Facebook has targeted politicians around the world – including the former chancellor, George Osborne – promising investments and incentives while seeking to pressure them into lobbying on Facebook’s behalf against data privacy legislation, an explosive new leak of internal Facebook documents has revealed.
The documents, which have been seen by the Observer and Computer Weekly , reveal a secretive global lobbying operation that has targeted hundreds of legislators and regulators in an attempt to procure influence across the world, including in the UK, US, Canada, India, Vietnam, Argentina, Brazil, Malaysia and all 28 member states of the EU. The documents include details of how Facebook:
• Lobbied politicians across Europe in a strategic operation to head off “overly restrictive” GDPR legislation. The document includes extraordinary claims that the Irish prime minister said his country could exercise significant influence as president of the EU, promoting Facebook’s interests even though technically it was supposed to remain neutral.
• Used chief operating officer Sheryl Sandberg’s feminist memoir Lean In to “bond” with female European commissioners it viewed as hostile.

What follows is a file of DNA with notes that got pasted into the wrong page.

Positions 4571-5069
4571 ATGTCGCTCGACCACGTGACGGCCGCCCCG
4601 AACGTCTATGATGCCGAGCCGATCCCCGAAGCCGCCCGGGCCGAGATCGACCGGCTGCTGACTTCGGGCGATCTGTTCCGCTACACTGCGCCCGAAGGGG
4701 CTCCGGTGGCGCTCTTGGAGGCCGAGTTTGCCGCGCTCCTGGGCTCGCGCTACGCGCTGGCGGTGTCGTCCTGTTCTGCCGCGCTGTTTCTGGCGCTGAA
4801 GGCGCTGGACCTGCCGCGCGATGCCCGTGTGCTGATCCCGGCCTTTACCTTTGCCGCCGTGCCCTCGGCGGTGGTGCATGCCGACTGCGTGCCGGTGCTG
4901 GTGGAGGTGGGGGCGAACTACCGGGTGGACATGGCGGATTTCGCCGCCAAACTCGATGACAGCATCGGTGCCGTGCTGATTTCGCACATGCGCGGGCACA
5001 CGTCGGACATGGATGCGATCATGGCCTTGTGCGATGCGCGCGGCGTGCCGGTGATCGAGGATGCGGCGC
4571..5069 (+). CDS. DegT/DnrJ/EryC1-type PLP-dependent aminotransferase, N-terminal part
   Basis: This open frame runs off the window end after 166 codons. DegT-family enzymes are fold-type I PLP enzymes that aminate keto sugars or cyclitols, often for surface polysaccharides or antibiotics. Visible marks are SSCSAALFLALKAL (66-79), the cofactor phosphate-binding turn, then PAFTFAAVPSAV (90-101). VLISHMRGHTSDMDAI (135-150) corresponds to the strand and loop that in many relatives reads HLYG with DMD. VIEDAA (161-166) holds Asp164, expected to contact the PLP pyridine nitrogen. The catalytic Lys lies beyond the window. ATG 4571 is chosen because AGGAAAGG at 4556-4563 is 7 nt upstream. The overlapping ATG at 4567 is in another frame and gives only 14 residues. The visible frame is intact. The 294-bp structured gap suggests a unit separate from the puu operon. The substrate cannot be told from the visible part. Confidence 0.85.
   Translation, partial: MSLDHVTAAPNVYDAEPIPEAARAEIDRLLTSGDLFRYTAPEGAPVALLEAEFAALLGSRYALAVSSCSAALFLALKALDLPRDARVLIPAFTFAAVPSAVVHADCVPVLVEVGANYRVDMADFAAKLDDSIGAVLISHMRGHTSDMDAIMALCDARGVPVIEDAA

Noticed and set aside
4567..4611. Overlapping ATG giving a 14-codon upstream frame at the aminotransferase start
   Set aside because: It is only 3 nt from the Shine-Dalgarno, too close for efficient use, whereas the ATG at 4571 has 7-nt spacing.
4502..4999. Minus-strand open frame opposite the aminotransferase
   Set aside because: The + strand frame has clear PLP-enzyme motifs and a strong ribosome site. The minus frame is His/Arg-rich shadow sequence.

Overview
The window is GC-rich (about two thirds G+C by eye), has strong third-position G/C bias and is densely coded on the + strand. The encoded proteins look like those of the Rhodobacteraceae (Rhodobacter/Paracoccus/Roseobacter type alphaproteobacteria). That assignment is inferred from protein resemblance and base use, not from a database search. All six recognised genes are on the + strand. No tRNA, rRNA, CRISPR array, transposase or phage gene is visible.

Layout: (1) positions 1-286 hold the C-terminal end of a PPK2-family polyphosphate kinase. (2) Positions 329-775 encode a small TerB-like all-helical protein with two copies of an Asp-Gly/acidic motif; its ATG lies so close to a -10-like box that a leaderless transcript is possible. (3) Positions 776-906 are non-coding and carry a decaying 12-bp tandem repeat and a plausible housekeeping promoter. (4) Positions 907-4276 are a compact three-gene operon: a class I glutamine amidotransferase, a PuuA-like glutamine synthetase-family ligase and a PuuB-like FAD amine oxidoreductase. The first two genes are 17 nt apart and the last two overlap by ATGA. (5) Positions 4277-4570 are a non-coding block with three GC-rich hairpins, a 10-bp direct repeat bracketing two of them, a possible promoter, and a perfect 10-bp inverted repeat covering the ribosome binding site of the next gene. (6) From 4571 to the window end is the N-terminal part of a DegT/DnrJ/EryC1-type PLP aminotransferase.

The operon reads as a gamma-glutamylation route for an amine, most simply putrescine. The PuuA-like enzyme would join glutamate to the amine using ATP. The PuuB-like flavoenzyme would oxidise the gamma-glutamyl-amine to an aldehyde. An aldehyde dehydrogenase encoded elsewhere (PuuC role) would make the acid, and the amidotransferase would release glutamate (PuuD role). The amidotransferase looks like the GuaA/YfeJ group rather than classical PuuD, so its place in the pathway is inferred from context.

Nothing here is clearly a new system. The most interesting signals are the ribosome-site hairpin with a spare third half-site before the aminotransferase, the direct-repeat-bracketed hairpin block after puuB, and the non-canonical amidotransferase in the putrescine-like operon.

• Threatened to withhold investment from countries unless they supported or passed Facebook-friendly laws.
The documents appear to emanate from a court case against Facebook by the app developer Six4Three in California, and reveal that Sandberg considered European data protection legislation a “critical” threat to the company.
A memo written after the Davos economic summit in 2013 quotes Sandberg describing the “uphill battle” the company faced in Europe on the “data and privacy front” and its “critical” efforts to head off “overly prescriptive new laws”.
Most revealingly, it includes details of its “great relationship” with Enda Kenny, the Irish prime minister, one of a number of people it describes as “friends of Facebook”.
Ireland plays a key role in regulating technology companies in Europe because its data protection commissioner acts on behalf of all 28 member states. The memo has inflamed data protection advocates, who have long complained about the company’s “cosy” relationship with the Irish government.